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jimweirich authored
1 = Why rake?
2
3 Ok, let me state from the beginning that I never intended to write this
4 code. I'm not convinced it is useful, and I'm not convinced anyone
5 would even be interested in it. All I can say is that Why's onion truck
6 must by been passing through the Ohio valley.
7
8 What am I talking about? ... A Ruby version of Make.
9
10 See, I can sense you cringing already, and I agree. The world certainly
11 doesn't need yet another reworking of the "make" program. I mean, we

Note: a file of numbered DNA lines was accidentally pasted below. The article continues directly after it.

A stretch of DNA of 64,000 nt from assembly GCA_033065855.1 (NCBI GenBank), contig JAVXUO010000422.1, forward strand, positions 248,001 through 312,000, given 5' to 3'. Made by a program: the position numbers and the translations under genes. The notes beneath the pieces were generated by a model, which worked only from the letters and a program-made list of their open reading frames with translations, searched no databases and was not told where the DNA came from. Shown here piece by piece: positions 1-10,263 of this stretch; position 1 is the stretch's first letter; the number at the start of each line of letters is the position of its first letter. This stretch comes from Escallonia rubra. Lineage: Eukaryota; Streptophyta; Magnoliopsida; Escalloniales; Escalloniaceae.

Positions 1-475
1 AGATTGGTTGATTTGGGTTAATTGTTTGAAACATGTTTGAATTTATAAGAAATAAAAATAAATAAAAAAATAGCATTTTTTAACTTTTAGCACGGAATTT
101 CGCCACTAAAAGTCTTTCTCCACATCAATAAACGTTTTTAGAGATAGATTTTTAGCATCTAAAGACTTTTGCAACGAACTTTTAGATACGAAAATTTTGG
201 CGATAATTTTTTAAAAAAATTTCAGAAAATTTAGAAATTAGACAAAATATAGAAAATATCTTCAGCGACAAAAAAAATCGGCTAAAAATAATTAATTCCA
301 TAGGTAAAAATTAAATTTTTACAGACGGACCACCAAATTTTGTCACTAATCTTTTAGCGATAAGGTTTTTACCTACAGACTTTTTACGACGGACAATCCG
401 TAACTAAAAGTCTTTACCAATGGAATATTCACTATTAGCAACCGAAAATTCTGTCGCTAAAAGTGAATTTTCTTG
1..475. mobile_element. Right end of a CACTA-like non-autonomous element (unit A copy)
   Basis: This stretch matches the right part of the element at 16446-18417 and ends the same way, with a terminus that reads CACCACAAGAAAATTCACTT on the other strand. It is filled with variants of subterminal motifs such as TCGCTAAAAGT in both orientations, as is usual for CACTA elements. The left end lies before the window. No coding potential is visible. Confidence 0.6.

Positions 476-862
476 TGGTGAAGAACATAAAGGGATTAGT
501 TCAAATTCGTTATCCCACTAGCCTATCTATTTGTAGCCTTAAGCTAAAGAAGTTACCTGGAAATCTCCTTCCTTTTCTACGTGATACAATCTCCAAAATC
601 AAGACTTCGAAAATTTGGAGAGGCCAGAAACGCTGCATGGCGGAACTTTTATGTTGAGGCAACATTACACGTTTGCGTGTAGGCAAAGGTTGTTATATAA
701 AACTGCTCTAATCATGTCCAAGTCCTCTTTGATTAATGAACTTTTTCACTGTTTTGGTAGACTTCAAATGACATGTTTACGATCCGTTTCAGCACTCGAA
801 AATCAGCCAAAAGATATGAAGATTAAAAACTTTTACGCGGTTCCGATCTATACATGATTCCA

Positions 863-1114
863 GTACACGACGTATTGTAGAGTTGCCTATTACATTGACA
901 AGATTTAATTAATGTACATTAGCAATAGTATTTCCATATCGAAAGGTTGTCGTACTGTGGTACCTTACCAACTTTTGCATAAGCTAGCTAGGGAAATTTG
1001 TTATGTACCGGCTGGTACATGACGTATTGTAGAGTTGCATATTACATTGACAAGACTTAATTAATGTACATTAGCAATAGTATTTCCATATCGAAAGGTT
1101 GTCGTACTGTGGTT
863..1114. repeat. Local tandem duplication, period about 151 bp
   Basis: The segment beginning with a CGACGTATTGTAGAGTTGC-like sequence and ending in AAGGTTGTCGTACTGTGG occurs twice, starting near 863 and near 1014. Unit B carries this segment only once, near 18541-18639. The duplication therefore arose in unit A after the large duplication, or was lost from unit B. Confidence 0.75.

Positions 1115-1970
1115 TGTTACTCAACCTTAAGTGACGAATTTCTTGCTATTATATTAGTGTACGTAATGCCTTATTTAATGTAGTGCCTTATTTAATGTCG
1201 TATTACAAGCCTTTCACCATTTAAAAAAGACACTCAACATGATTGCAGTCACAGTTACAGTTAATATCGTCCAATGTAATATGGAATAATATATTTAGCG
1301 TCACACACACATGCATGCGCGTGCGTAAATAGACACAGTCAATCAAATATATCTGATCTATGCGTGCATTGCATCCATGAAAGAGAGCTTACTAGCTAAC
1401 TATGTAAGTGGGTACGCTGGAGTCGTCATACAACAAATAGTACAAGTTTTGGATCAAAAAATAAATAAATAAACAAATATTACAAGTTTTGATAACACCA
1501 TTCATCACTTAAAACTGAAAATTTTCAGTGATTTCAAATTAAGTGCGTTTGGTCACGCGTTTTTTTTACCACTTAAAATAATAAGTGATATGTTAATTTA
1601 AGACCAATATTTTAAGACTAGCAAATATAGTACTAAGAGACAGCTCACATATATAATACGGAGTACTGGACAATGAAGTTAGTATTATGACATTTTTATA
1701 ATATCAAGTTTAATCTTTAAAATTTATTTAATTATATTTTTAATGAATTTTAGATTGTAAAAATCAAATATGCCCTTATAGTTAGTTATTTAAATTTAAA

12 already have "ant". Isn't that enough?
13
14 It started yesterday. I was helping a coworker fix a problem in one of
15 the Makefiles we use in our project. Not a particularly tough problem,
16 but during the course of the conversation I began lamenting some of the
17 shortcomings of make. In particular, in one of my makefiles I wanted to
18 determine the name of a file dynamically and had to resort to some
19 simple scripting (in Ruby) to make it work. "Wouldn't it be nice if you
20 could just use Ruby inside a Makefile" I said.
21
22 My coworker (a recent convert to Ruby) agreed, but wondered what it
23 would look like. So I sketched the following on the whiteboard...
24
25 "What if you could specify the make tasks in Ruby, like this ..."
26
27 task "build" do
28 java_compile(...args, etc ...)
29 end
30
31 "The task function would register "build" as a target to be made,
32 and the block would be the action executed whenever the build
33 system determined that it was time to do the build target."